Nobody’s going to get rich shrimping, and selling their catch out of the back of a truck. It’s not scalable, as they say. But  that’s what works for those guys. They’re not looking to supply restaurants in Houston: it’s too far and they’d have to work too hard. And though pickled eggplant wasn’t on my list of Things That Sound GREAT for Dinner, we really enjoyed it.

Be careful, when developing your HR function, not to suck all the life out of your company, all the opportunities for a little conversation, a talkative coworker who offers you something you’ve never tried but really works well. Chances are good that your homegrown system, built with a deep appreciation for your company’s particular circumstances and culture, will work much better than some off-the-shelf fancy system, if you’re not planning to become a Fortune 500 giant. Efficiency can be highly overrated when building a company, and a life, worth savoring.








Brunch Treats

A couple of little treats for you this fine, hot, Sunday morning.

First, let me introduce you to my favorite drink this summer, the Bloody Micky. A country club cousin of the Michelada,  It’s perfect for a long brunch, particularly a long brunch that ends in a swim or a nap. Or maybe, if you have the right pool float, both.

You”ll need:

  • Your favorite wheat beer. I’m fond of St. Arnold’s but you can use whatever you like.
  • ZingZang Bloody Mary Mix. I’m less mellow about what kind of mix you use. ZingZang is THE BEST.
  • Vodka. I like Tito’s. Also pretty firm on this part.
  • Limes
  • Ice.
  • Olives, celery, a little paper umbrella, and friends to brunch with
Fill a tall glass with ice. Pour half a glass of ZingZang, then add the beer and the vodka to your own preferred degree of sobriety. Careful now, you most likely have errands to run and work to do after your nap. Add the juice of a lime and olives or celery, mix well, and clink the glass with your friends. Enjoy!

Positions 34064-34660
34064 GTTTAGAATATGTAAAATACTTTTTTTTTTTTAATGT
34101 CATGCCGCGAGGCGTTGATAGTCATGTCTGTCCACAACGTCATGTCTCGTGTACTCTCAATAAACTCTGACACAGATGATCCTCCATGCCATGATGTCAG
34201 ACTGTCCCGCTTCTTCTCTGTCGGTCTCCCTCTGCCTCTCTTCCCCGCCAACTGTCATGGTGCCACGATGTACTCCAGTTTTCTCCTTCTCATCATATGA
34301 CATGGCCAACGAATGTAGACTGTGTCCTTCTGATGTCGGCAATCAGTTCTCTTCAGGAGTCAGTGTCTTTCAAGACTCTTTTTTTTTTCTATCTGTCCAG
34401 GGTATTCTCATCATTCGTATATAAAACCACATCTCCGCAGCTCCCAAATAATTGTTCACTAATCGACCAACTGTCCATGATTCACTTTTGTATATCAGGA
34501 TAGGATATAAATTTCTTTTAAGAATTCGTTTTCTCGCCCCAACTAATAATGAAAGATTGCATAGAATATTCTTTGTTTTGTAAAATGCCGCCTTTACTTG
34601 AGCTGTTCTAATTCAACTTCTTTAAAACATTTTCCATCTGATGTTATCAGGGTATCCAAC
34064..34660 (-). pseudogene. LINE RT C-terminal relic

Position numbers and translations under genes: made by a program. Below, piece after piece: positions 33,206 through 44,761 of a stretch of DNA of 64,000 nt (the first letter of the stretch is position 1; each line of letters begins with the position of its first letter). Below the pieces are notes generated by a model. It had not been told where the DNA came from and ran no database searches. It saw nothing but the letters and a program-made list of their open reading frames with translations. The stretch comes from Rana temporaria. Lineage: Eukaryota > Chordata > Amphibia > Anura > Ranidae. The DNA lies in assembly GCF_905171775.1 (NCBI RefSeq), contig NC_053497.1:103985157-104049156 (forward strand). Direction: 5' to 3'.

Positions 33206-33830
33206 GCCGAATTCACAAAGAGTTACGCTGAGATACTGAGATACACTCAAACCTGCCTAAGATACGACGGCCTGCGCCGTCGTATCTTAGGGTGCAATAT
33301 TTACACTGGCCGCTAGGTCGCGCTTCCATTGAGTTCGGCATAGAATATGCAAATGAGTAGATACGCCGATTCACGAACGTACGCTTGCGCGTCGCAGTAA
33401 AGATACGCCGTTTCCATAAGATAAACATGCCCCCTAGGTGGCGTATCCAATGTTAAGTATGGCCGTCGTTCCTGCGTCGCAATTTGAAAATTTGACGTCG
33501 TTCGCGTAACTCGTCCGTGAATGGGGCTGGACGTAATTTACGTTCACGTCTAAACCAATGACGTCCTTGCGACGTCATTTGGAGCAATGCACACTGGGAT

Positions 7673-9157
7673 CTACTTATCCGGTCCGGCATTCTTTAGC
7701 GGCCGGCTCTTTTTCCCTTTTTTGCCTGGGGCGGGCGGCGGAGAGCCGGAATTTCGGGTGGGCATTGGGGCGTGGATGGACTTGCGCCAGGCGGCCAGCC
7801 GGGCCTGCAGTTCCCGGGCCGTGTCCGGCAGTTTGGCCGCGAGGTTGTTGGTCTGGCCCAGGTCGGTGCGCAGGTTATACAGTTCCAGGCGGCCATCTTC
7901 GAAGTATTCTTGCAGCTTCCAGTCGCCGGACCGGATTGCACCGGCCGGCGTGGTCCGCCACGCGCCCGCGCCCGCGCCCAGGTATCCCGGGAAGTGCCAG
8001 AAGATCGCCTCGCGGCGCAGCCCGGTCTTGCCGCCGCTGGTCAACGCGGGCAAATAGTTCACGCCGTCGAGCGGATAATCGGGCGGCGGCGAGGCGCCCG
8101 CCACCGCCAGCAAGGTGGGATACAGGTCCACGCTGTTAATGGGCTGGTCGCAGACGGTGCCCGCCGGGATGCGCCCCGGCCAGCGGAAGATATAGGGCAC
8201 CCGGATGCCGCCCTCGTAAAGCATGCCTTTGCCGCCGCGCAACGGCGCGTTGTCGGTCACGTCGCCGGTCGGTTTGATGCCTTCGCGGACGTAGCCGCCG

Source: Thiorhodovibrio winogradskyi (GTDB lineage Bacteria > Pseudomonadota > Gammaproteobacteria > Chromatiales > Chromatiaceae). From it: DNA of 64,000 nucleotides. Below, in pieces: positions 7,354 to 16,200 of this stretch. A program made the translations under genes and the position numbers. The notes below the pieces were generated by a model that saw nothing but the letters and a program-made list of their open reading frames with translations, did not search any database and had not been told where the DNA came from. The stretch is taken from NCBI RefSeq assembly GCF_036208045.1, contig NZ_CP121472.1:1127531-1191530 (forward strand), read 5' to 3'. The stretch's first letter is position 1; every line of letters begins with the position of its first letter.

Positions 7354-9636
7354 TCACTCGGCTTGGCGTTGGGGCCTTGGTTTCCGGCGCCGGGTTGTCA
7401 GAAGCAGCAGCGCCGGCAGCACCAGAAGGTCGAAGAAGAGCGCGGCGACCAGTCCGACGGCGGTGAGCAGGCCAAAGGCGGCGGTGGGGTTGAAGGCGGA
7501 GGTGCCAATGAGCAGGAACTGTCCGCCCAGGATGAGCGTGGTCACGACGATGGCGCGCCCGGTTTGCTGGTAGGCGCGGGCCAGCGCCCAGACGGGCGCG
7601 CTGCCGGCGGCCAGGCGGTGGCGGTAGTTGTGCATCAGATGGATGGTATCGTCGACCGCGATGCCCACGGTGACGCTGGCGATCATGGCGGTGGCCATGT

Second – someone reminded me that I had written an okay presentation on Social Media for Reluctant HR Pros. I delivered it at the HRHouston Gulf Coast Symposium, threw it up on slideshare, and forgot all about it. But since only three people came to the presentation, (talk about relunctant!) someone else might get some use out of it. Feel free to download and use for your own purposes.
So, if your Sunday was all about making a last minute presentation for HR Pros who are scared of social media, and what you REALLY wanted to do was have a nice savory mixed drink, you’re all set. Enjoy!

Wanna be Relevant? Listen First.

The most kid-friendly picture of Katy Perry I could find. Kei$ha? Forget it.

My daughter Maggie is four. She’s an only child, but like her mama, very extroverted. She’s always trying to please, which is great for her moms but can backfire a bit with new friends. For instance, her seven-year-old cousin, who most likely listens to Katy Perry and Kei$ha, was in the car with us recently and Maggie piped up eagerly, “I really like the Muppet Movie! Let’s listen to some of the music right now!” Her cousin rolled her eyes. On Sunday a boy a year older came over to play. Maggie lead with this exciting news, “I  have thirteen dolls, you can pick the one you’ll play with!” He mumbled something about wanting to go outside. Or home.